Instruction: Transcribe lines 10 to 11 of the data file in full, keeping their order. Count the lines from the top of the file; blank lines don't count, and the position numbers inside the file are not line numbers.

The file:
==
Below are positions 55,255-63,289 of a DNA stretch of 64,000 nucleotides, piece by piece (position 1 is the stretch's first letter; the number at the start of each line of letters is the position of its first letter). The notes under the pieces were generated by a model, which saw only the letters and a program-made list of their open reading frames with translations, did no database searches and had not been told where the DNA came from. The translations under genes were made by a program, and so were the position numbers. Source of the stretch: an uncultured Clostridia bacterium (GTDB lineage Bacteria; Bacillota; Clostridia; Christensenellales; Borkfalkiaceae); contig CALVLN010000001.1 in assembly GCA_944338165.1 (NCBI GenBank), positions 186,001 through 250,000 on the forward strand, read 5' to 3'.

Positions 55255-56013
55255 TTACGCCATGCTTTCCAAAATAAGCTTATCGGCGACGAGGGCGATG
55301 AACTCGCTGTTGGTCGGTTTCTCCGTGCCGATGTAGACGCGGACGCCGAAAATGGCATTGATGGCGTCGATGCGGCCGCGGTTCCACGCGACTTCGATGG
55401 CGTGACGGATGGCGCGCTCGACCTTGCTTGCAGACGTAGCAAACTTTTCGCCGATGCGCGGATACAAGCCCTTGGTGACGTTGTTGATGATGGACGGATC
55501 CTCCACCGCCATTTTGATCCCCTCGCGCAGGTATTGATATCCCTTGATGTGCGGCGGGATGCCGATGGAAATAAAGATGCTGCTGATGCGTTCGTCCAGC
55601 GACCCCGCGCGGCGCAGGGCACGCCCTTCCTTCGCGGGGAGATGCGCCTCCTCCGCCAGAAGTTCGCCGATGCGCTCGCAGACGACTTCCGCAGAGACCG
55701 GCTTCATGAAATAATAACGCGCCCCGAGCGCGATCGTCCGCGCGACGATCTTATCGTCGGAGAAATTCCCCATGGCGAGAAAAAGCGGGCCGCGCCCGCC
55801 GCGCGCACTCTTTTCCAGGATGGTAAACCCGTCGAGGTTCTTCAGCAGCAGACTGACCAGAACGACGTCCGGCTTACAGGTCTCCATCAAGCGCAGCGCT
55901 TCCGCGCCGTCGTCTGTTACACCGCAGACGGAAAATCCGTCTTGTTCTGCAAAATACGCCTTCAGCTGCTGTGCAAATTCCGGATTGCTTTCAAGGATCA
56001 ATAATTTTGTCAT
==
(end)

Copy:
55901 TCCGCGCCGTCGTCTGTTACACCGCAGACGGAAAATCCGTCTTGTTCTGCAAAATACGCCTTCAGCTGCTGTGCAAATTCCGGATTGCTTTCAAGGATCA
56001 ATAATTTTGTCAT